What appears below is an abbreviated version of the first model in the booklet: a waiting line problem at a bank. This example is quite simple; SimQuick models can be much more elaborate. The goal here is just to give you a feel for how SimQuick works. The details are discussed in the booklet.

#### Example: A bank

Consider the following process within a small bank: customers enter the bank, get into a single line, are served by a teller, and finally leave the bank. Currently, this bank has one teller working from 9 a.m. to 11 a.m. Management is concerned that the wait in line seems to be too long. Therefore, they are considering two process improvement ideas: adding an additional teller during these hours or installing a new automated check-reading machine that can help the single teller serve customers more quickly.

What should management do?

To answer this question, management has collected and summarized some data:

The amount of time between arrivals of customers can be approximated by an exponential distribution with a mean of 2 minutes. The service time by the teller can be approximated by a normal distribution with a mean of 2.4 minutes and a standard deviation of .5 minutes. Finally, the line in this bank typically does not grow past 8 people, and if a person arrives when the line is full, he/she tends not to get in line.

#### Building the model

Next we’ll see how to build a model for the current process: a single teller.

SimQuick gives you five building blocks, called *elements*, which can be combined in a huge number of ways to construct models. The elements are Entrances, Exits, Buffers, Work Stations, and Decision Points.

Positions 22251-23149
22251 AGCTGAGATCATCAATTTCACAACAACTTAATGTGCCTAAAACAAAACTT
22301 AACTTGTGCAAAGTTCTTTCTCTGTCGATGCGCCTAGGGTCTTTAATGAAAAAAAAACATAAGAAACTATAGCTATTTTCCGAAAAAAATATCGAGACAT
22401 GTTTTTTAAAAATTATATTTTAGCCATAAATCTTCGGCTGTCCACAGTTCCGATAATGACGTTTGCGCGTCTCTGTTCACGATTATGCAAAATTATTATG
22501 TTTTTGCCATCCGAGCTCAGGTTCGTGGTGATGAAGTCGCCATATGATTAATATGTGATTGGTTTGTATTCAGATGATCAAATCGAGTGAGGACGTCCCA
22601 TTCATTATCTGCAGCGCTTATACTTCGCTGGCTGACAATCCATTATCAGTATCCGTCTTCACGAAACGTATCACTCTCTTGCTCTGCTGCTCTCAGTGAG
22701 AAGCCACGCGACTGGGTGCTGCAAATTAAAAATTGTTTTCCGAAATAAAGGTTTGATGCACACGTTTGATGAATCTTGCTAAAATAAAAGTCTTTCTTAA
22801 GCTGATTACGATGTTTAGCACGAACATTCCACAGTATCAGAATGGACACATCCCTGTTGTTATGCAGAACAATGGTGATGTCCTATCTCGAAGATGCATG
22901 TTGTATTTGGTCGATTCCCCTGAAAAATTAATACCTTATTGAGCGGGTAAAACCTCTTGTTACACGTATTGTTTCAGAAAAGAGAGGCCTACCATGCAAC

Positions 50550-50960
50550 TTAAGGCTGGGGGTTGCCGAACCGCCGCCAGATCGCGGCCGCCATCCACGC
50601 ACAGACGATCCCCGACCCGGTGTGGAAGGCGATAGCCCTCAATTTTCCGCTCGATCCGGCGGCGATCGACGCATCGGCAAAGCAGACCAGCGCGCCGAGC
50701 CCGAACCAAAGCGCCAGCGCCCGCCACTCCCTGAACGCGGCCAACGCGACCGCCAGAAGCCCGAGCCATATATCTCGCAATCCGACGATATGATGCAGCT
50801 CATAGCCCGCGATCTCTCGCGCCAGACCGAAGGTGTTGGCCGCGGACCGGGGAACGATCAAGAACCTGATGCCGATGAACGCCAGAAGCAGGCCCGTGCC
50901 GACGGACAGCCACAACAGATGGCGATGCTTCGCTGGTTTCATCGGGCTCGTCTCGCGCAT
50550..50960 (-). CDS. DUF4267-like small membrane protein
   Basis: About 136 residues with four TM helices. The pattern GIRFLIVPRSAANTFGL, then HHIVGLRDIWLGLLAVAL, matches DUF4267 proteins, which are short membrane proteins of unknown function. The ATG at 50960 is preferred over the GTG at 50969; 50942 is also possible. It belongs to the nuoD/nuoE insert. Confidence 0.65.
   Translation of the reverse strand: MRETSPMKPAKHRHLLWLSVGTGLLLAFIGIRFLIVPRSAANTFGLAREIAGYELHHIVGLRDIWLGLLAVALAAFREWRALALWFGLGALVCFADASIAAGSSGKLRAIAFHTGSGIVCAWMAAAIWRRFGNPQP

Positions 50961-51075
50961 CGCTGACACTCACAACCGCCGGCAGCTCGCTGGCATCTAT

The first step in using SimQuick is to draw a conceptual flow map of the real-world process using these building blocks. Here’s what the model looks like for the bank:

Each box corresponds to an element, labelled with its type and a unique name.

The next step is to input the model into SimQuick in Excel. For each element in the model, you click on the element’s button on SimQuick’s Control Panel and fill in a table with the details about the element. You also fill in, on the Control Panel, how many simulations you want to do and how long each simulation should last. Below are the Control Panel and the filled-in tables for the bank. (We are doing 100 simulations, each for 120 time units, which corresponds to two hours.)

#### Model in SimQuick

##### Entrance:

##### Buffers:

##### Work Station:

To run the model, click “Run Simulations” on the Control Panel. To see the output, click “View Results.” Below is the output from one run of the model.

From this you can see that, on average (across the 100 simulations), 90% of the simulated customers that showed up at the bank were able to get into line (called the “Overall mean service level” of Door). You also see that our simulated customers were waiting in line, on average, for 11.04 minutes (called the “Overall mean cycle time” for Line) and there were, on average, 4.47 customers in line (called the “Overall mean inventory” for Line). Finally, you can see that, on average, 47.44 customers were served (called the “Overall mean final inventory” for Served Customers).

From here it’s easy to change the model for the case of two tellers and the case of a single teller who works faster due to some automation. You can then see the effect of these changes on these stats.

See the booklet for the details.